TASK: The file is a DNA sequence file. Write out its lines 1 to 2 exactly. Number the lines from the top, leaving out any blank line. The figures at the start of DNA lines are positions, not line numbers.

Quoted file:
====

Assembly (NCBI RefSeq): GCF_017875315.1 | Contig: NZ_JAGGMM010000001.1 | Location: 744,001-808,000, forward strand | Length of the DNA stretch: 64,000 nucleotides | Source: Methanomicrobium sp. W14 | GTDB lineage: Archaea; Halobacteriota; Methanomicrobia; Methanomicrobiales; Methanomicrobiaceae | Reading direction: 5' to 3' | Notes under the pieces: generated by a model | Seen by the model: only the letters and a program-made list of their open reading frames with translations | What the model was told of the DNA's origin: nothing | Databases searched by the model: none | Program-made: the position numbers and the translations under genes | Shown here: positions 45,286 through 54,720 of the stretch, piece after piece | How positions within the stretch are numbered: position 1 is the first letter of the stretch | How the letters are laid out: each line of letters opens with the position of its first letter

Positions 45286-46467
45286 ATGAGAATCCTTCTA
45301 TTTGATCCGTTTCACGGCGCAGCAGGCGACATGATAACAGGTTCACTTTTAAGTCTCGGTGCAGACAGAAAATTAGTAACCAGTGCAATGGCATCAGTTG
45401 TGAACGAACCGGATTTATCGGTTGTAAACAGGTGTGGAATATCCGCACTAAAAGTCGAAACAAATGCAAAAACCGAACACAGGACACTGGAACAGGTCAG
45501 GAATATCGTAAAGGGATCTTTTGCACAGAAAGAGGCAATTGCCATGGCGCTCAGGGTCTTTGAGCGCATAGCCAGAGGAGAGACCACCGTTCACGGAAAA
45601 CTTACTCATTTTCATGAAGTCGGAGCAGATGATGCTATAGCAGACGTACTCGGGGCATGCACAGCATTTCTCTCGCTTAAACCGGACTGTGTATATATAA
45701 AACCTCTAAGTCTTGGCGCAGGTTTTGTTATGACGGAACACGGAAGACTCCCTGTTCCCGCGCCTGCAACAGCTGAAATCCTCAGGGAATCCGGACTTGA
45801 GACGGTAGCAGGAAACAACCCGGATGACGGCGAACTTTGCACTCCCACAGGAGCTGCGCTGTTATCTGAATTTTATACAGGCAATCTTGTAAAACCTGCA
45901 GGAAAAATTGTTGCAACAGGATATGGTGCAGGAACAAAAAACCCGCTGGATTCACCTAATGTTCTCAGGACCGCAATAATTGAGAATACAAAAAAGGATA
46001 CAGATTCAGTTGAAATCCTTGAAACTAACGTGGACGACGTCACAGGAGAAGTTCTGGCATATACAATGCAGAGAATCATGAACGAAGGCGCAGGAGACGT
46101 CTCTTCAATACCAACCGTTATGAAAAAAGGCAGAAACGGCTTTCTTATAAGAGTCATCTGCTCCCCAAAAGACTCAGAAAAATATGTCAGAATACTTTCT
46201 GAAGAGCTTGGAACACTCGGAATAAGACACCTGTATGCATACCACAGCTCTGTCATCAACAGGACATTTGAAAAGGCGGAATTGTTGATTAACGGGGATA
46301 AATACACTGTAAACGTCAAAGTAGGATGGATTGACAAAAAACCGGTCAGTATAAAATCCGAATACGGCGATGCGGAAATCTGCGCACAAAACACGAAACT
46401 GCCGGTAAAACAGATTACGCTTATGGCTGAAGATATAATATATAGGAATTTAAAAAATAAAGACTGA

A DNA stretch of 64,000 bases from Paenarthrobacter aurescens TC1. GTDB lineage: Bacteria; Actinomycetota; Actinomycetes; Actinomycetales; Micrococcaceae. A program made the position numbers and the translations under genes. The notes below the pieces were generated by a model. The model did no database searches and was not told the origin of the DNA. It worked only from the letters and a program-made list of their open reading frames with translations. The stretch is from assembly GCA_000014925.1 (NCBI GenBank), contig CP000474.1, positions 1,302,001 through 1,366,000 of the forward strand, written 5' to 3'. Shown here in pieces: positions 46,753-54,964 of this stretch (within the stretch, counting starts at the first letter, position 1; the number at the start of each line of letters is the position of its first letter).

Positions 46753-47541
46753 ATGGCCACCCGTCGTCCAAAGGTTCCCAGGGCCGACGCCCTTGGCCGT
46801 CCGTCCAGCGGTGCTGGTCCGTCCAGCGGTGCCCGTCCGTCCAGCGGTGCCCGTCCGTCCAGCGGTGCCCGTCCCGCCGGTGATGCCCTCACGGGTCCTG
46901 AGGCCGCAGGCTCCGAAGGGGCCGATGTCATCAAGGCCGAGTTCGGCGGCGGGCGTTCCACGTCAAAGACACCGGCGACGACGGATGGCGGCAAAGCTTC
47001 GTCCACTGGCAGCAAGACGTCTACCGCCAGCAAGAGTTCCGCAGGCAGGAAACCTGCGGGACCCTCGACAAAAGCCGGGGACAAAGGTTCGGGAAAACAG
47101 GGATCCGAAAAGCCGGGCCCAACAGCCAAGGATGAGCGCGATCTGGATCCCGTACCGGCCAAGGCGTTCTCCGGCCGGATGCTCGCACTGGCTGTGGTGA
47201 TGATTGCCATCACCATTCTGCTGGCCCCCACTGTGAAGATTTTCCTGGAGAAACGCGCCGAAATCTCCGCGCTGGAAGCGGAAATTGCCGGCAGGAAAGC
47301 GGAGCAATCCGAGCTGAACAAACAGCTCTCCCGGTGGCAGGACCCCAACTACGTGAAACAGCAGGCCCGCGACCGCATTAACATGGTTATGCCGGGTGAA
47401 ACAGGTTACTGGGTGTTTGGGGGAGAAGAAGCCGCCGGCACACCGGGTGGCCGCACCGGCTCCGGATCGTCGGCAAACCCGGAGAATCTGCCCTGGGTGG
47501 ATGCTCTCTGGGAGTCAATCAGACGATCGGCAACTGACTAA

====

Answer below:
Assembly (NCBI RefSeq): GCF_017875315.1 | Contig: NZ_JAGGMM010000001.1 | Location: 744,001-808,000, forward strand | Length of the DNA stretch: 64,000 nucleotides | Source: Methanomicrobium sp. W14 | GTDB lineage: Archaea; Halobacteriota; Methanomicrobia; Methanomicrobiales; Methanomicrobiaceae | Reading direction: 5' to 3' | Notes under the pieces: generated by a model | Seen by the model: only the letters and a program-made list of their open reading frames with translations | What the model was told of the DNA's origin: nothing | Databases searched by the model: none | Program-made: the position numbers and the translations under genes | Shown here: positions 45,286 through 54,720 of the stretch, piece after piece | How positions within the stretch are numbered: position 1 is the first letter of the stretch | How the letters are laid out: each line of letters opens with the position of its first letter

Positions 45286-46467